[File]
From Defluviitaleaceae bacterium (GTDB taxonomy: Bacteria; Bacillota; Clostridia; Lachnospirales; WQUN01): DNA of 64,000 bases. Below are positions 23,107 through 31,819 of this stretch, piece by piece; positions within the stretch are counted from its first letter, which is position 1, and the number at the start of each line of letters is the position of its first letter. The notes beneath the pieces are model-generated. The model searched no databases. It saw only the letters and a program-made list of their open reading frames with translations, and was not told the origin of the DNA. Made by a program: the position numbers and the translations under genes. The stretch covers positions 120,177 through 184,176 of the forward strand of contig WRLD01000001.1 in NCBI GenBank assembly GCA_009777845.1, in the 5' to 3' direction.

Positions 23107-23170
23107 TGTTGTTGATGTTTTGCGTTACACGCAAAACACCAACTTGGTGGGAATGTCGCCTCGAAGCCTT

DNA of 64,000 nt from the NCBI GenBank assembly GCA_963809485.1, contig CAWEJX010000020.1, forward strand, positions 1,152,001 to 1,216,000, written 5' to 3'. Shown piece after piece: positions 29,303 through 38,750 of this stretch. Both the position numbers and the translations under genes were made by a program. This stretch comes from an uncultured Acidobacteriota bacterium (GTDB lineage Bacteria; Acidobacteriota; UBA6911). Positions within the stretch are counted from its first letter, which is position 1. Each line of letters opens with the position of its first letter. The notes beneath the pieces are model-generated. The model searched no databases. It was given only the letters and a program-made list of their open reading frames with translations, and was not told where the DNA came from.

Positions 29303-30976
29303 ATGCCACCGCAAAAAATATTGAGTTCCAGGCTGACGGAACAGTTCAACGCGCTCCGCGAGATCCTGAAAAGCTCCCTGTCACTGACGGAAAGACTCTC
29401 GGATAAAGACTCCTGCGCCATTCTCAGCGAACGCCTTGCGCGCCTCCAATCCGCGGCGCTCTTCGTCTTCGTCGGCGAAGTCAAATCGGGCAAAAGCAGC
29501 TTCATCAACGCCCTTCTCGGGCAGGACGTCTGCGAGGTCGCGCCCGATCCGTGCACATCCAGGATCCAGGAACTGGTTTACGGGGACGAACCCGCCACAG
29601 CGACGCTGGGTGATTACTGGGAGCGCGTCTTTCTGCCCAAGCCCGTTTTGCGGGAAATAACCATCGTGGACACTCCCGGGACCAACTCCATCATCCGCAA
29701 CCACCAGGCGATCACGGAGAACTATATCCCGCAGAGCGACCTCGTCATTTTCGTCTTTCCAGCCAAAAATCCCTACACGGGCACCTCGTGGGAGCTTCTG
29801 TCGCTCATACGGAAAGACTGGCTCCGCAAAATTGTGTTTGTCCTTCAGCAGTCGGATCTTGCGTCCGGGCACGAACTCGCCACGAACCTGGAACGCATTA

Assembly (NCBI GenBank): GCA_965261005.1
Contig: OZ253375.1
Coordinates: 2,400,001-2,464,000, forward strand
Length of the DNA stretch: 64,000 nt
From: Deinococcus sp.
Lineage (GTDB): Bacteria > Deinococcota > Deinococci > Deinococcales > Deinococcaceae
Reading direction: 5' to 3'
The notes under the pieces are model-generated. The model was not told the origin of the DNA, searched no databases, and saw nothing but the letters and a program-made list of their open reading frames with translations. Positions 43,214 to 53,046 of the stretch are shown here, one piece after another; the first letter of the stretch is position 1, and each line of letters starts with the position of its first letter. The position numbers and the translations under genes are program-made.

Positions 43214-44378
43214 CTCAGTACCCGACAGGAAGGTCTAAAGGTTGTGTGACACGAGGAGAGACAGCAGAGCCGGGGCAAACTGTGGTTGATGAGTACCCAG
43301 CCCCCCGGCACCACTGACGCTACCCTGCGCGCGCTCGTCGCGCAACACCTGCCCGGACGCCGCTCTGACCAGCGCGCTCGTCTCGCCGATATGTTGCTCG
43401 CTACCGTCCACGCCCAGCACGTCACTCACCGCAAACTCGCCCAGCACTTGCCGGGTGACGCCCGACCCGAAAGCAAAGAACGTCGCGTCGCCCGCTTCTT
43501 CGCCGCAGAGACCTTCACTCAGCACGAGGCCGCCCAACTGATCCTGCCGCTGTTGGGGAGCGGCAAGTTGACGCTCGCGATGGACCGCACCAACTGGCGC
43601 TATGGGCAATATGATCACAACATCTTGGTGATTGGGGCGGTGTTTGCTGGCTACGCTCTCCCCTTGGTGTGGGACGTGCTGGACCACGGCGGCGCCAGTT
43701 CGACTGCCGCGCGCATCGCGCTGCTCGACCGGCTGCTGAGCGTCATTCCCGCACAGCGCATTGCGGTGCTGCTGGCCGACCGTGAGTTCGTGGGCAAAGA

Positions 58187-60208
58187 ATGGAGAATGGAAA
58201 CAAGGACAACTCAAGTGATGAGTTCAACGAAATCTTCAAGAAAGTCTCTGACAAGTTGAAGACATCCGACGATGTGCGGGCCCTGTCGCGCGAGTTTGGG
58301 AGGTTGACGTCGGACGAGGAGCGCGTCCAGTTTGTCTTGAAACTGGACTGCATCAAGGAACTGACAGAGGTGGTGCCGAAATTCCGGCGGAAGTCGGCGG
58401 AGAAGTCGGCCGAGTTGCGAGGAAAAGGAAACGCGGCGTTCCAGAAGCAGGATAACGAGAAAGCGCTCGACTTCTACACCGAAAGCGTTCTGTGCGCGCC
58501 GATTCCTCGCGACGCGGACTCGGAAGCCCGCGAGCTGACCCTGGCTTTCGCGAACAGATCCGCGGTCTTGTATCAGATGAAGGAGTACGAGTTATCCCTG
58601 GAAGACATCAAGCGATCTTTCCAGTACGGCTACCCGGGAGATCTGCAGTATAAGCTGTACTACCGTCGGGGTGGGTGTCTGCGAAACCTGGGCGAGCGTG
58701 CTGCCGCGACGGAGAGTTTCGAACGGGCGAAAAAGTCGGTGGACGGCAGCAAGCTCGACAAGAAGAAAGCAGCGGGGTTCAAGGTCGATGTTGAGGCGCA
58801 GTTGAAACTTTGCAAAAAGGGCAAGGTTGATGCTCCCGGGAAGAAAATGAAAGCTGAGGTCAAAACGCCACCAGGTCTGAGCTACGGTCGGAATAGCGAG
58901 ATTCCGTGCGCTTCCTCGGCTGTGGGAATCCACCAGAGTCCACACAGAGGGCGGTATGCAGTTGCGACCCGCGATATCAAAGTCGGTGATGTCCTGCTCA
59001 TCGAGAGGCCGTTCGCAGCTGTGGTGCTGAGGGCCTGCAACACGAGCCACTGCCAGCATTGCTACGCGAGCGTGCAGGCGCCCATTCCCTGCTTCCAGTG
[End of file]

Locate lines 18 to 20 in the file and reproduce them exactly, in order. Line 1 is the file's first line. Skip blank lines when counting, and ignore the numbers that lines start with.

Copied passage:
Reading direction: 5' to 3'
The notes under the pieces are model-generated. The model was not told the origin of the DNA, searched no databases, and saw nothing but the letters and a program-made list of their open reading frames with translations. Positions 43,214 to 53,046 of the stretch are shown here, one piece after another; the first letter of the stretch is position 1, and each line of letters starts with the position of its first letter. The position numbers and the translations under genes are program-made.

Positions 43214-44378